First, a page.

On the other side, the Canon lens 70-200mm that compares in price is the f/4 L without IS. As far as performance, it is the f/4 L IS, but the IS makes the price just about double.

Now, there is nothing wrong with either of these two models. After all, they are both L lenses, and they are considered the very best that Canon has to offer.

They are built to last with the very best materials know to photographic engineering.
Images are tack sharp.

Autofocus is speedy, making them great for action events. Also consider that there is no exterior movement during the autofocus.

Another benefit is that they have a steady f/4 aperture across all focal lengths.

If your decision leads you to one of the Canon lens 70-200mm models, you will not be disappointed.
If you are one who analyzes situations extensively, you will have trouble with this decision. Which Canon zoom lens is right for you?

Monday, July 27, 2015

E Gary Gygax the Father of D&D

Ernest Gary Gygax; July 27, 1938 – March 4, 2008) was an American writer and game designer best known for co-creating the pioneering role-playing game Dungeons & Dragons (D&D) with Dave Arneson. Gygax has been described as the father of D&D.

In the 1960s, Gygax created an organization of wargaming clubs and founded the Gen Con gaming convention. In 1971, he helped develop Chainmail, a miniatures wargame based on medieval warfare. He co-founded the company Tactical Studies Rules (TSR, Inc.) with childhood friend Don Kaye in 1973. The following year, he and Dave Arneson created D&D, which expanded on Gygax's Chainmail and included elements of the fantasy stories he loved as a child. In the same year, he founded The Dragon, a magazine based around the new game. In 1977, Gygax began work on a more comprehensive version of the game, called Advanced Dungeons & Dragons. Gygax designed numerous manuals for the game system, as well as several pre-packaged adventures called "modules" that gave a person running a D&D game (the "Dungeon Master") a rough script and ideas on how to run a particular gaming scenario. In 1983, he worked to license the D&D product line into the successful D&D cartoon series.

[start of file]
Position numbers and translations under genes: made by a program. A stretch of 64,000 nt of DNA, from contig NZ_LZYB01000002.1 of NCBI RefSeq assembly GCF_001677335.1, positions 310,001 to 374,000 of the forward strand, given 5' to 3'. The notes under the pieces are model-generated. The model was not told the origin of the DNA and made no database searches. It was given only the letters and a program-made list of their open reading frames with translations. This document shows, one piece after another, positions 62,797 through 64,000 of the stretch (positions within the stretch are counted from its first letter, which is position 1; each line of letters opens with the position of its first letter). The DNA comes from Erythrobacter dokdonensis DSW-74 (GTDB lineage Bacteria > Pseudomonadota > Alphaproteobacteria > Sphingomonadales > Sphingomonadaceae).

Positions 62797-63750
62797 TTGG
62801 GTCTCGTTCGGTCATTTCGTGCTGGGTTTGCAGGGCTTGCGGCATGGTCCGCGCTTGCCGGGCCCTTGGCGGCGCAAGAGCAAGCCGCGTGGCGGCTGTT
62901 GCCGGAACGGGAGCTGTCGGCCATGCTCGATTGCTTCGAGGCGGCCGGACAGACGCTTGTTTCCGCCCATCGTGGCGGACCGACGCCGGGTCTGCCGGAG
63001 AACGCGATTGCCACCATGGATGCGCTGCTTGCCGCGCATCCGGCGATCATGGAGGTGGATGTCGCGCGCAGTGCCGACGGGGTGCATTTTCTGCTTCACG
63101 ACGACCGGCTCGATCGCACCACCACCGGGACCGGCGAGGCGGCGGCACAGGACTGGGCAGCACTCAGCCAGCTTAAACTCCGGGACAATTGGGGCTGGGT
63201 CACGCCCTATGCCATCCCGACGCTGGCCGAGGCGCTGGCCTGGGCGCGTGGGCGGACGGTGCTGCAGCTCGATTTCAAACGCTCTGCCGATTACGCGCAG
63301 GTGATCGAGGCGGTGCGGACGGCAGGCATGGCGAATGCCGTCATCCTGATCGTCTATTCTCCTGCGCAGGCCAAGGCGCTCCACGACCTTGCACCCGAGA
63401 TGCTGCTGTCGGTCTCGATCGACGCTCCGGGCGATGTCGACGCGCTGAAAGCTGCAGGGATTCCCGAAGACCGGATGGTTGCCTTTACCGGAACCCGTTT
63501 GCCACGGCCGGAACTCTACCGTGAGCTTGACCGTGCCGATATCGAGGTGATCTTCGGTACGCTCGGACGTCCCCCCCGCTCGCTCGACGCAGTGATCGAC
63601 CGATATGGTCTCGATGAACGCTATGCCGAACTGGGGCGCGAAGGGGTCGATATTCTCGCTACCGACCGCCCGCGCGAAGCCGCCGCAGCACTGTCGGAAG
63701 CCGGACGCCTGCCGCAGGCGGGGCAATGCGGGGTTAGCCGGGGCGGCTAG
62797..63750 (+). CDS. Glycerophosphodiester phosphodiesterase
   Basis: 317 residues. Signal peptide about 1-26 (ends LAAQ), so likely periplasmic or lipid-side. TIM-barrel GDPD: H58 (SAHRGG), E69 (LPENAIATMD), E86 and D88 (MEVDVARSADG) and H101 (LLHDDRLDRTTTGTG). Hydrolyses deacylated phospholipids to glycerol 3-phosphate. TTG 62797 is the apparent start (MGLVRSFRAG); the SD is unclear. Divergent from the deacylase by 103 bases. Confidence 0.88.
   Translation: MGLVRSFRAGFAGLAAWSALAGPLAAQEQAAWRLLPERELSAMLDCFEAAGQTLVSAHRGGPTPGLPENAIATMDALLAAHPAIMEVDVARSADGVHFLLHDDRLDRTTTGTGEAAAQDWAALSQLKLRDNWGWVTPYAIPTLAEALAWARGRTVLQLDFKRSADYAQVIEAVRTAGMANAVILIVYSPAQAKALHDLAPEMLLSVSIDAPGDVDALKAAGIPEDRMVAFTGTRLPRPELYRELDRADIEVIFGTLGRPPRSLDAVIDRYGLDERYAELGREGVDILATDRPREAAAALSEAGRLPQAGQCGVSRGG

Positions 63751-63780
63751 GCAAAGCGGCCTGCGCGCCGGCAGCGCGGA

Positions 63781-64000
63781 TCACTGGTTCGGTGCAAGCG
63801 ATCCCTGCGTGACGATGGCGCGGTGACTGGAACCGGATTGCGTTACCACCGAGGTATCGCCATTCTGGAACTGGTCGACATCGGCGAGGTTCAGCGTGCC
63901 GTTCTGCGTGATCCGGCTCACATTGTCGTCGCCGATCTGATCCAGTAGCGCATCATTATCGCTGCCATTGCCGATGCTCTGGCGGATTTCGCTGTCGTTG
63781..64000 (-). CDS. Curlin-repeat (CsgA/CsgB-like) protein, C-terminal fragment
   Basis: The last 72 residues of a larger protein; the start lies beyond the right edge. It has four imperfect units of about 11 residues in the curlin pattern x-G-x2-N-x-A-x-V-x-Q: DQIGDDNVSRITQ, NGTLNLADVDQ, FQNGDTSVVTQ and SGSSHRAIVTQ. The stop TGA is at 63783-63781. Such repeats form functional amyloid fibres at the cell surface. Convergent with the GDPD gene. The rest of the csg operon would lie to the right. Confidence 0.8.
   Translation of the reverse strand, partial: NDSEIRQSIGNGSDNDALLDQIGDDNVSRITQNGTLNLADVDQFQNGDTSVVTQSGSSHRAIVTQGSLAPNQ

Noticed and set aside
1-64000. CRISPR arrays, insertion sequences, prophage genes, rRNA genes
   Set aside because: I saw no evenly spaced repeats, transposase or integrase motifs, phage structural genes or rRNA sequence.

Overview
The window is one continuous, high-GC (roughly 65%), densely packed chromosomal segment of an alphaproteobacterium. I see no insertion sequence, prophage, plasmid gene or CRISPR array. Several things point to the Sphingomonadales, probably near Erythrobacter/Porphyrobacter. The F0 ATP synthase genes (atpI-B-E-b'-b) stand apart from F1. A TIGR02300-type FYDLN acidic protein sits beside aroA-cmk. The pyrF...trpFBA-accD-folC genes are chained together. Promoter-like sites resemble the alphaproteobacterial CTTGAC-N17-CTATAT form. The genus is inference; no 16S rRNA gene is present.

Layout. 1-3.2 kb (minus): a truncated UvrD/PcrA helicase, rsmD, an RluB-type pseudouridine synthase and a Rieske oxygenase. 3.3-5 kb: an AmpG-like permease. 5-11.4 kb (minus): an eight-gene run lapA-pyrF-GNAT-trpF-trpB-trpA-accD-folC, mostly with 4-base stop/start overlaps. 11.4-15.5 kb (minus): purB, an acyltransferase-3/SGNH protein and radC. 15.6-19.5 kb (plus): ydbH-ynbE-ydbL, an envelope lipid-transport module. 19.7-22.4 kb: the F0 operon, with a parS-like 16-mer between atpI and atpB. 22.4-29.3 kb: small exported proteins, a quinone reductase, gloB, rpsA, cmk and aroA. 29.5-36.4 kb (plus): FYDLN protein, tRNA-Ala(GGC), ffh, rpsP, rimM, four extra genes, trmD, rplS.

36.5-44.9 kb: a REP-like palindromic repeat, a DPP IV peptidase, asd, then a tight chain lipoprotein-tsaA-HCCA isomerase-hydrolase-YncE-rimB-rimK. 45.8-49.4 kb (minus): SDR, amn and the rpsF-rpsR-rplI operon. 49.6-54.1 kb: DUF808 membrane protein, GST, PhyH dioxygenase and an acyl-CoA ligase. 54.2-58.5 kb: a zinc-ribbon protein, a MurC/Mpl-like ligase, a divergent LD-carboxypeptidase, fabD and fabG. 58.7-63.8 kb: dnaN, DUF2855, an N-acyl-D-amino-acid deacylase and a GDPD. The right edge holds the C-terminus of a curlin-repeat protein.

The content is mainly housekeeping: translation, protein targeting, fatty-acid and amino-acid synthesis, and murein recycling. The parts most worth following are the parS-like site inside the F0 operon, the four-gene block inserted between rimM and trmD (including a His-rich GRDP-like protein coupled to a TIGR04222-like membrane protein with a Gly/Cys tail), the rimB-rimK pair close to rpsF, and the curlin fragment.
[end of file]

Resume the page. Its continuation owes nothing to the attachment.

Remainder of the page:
After leaving TSR in 1985 over issues with its new majority owner, Gygax continued to create role-playing game titles independently, beginning with the multi-genre Dangerous Journeys in 1992. He designed another gaming system called Lejendary Adventure, released in 1999. In 2005, Gygax was involved in the Castles & Crusades role-playing game, which was conceived as a hybrid between the third edition of D&D and the original version of the game conceived by Gygax.
Gygax was married twice and had six children. In 2004, Gygax suffered two strokes, narrowly avoided a subsequent heart attack, and was then diagnosed with an abdominal aortic aneurysm, from which he died in March 2008.

Saturday, July 25, 2015

52 Colorized Historical Photos That Give Us A New Look At the Past

Orginaly found at -

52 Colorized Historical Photos That Give Us A New Look At the Past